In a neuron, proteins, and membranes are primarily synthesized in the cell body. These materials must be transported down the axon to the synaptic region using microtubules in an anterograde fashion. Such axonal transport is directed by
- Kinesin I
- Dynein and Kinesin I
Rephrasing the question:
What is the motor protein involved in anterograde axonal transport?
Kinesin is the motor protein that directs anterograde axonal transport (option 2).
In the cell, components like organelles and vesicles don’t just move randomly – it would be chaos! Proteins and organelles are transported along the ‘road system’ of the cells – a wide, dense network of microtubules.
This is also true in neurons, where most of the components used in the axon and the axon terminal are synthesized in the axon’s cell body and then transported in vesicles to the axon.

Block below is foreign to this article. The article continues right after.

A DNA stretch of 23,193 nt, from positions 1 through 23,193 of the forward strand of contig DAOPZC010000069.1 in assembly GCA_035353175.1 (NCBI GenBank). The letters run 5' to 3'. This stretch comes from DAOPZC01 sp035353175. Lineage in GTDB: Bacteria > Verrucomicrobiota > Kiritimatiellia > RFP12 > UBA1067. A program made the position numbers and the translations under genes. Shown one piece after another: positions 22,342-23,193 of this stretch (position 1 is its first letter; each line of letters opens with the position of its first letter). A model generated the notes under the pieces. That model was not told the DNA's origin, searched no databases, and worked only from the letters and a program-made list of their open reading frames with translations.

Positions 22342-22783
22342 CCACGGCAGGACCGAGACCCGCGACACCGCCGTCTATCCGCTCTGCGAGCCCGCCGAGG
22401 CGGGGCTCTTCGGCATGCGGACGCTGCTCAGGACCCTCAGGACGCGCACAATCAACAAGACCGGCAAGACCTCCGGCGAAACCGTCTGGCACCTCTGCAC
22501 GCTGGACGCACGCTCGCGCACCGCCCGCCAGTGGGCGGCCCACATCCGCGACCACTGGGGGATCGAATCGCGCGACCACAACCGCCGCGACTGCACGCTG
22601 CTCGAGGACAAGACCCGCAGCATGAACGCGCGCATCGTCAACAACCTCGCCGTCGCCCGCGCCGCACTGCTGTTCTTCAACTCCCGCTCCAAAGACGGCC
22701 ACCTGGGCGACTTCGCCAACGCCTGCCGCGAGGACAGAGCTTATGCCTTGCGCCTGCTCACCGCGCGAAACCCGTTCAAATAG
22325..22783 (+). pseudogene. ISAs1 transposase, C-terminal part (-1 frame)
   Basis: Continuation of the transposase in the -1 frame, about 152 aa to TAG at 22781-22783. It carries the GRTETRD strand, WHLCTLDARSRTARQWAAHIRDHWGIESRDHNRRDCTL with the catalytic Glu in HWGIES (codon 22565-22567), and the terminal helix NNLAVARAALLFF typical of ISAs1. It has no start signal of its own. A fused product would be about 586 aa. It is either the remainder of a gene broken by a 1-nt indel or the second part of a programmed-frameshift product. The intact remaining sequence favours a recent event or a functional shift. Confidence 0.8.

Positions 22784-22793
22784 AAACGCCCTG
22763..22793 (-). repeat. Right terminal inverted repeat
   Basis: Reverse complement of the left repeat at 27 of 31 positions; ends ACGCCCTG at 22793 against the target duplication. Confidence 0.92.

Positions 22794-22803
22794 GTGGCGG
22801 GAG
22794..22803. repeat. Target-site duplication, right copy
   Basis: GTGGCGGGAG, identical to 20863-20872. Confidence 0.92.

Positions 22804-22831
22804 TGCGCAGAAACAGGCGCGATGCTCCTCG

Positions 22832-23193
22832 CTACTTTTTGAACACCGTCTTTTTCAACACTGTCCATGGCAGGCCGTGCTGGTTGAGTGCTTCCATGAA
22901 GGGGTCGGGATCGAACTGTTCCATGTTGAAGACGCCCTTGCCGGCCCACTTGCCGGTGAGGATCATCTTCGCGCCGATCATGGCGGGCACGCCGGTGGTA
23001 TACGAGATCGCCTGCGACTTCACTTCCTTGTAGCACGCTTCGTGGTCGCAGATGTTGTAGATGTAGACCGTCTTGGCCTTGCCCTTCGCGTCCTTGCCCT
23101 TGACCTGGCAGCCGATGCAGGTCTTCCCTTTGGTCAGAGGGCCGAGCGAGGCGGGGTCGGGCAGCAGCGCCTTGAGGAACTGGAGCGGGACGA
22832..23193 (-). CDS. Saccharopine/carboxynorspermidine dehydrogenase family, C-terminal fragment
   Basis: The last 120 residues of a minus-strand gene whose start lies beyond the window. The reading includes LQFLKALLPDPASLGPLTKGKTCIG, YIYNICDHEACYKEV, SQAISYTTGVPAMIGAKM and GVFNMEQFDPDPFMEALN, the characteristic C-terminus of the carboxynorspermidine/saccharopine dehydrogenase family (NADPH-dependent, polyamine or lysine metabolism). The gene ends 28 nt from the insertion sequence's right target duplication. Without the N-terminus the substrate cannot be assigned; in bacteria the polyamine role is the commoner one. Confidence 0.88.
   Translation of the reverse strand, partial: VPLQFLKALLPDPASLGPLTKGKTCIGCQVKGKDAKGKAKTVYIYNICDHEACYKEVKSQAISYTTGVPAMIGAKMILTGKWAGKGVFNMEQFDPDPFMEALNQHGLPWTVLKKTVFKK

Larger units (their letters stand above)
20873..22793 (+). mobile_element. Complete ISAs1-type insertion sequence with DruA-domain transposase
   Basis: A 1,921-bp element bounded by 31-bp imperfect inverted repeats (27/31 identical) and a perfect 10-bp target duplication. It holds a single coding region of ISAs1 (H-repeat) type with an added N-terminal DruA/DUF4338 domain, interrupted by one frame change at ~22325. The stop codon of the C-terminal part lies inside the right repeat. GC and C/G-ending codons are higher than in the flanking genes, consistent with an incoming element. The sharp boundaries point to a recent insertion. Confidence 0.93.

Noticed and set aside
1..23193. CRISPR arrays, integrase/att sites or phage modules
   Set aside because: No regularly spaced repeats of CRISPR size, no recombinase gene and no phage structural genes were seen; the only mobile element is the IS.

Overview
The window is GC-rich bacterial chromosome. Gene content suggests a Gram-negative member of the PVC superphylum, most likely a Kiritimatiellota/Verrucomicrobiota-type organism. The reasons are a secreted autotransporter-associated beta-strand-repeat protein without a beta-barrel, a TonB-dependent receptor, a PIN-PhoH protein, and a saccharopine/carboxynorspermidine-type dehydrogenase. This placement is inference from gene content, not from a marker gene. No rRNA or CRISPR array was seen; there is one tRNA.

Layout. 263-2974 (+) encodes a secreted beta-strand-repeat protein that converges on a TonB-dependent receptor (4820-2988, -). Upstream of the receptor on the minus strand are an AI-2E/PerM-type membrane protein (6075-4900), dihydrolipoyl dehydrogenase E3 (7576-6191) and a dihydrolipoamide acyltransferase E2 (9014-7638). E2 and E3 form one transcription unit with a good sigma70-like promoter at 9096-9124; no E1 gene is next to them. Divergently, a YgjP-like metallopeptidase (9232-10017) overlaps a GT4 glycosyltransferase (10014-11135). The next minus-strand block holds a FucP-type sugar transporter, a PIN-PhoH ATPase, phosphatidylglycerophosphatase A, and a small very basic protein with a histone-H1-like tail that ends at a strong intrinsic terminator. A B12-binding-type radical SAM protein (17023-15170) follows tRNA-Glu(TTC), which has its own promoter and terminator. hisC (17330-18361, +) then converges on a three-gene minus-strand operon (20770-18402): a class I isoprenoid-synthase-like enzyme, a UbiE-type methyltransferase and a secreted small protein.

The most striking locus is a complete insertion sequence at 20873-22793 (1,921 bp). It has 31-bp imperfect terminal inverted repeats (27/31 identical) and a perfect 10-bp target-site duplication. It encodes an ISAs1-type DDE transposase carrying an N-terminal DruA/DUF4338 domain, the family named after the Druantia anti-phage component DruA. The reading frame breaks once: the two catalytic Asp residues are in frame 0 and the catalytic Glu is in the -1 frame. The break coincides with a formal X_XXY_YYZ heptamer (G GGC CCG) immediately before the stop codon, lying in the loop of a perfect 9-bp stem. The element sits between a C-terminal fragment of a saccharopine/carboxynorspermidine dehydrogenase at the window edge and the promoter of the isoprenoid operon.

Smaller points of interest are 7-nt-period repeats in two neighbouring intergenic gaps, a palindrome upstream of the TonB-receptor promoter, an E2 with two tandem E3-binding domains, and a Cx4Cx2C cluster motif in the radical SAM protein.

If microtubules are the ‘roads’ and vesicles are the ‘cargo,’ the ‘car engine’ that physically moves the vesicle along the road is the motor protein.
There are two motor proteins that work in axonal transport: dynein and kinesin.
- Dynein moves cargo from the cell body to the axon (anterograde movement).
- Kinesin moves cargo in the opposite direction – from the axon to the cell body (retrograde movement).
If you tend to confuse dynein and kinesin, you can use the mnemonic ADKR. This is just the words Anterograde, Dynein, Kinesin, and Retrograde in alphabetical order. Anterograde movement is powered by Dynein, and Kinesin directs Retrograde movement.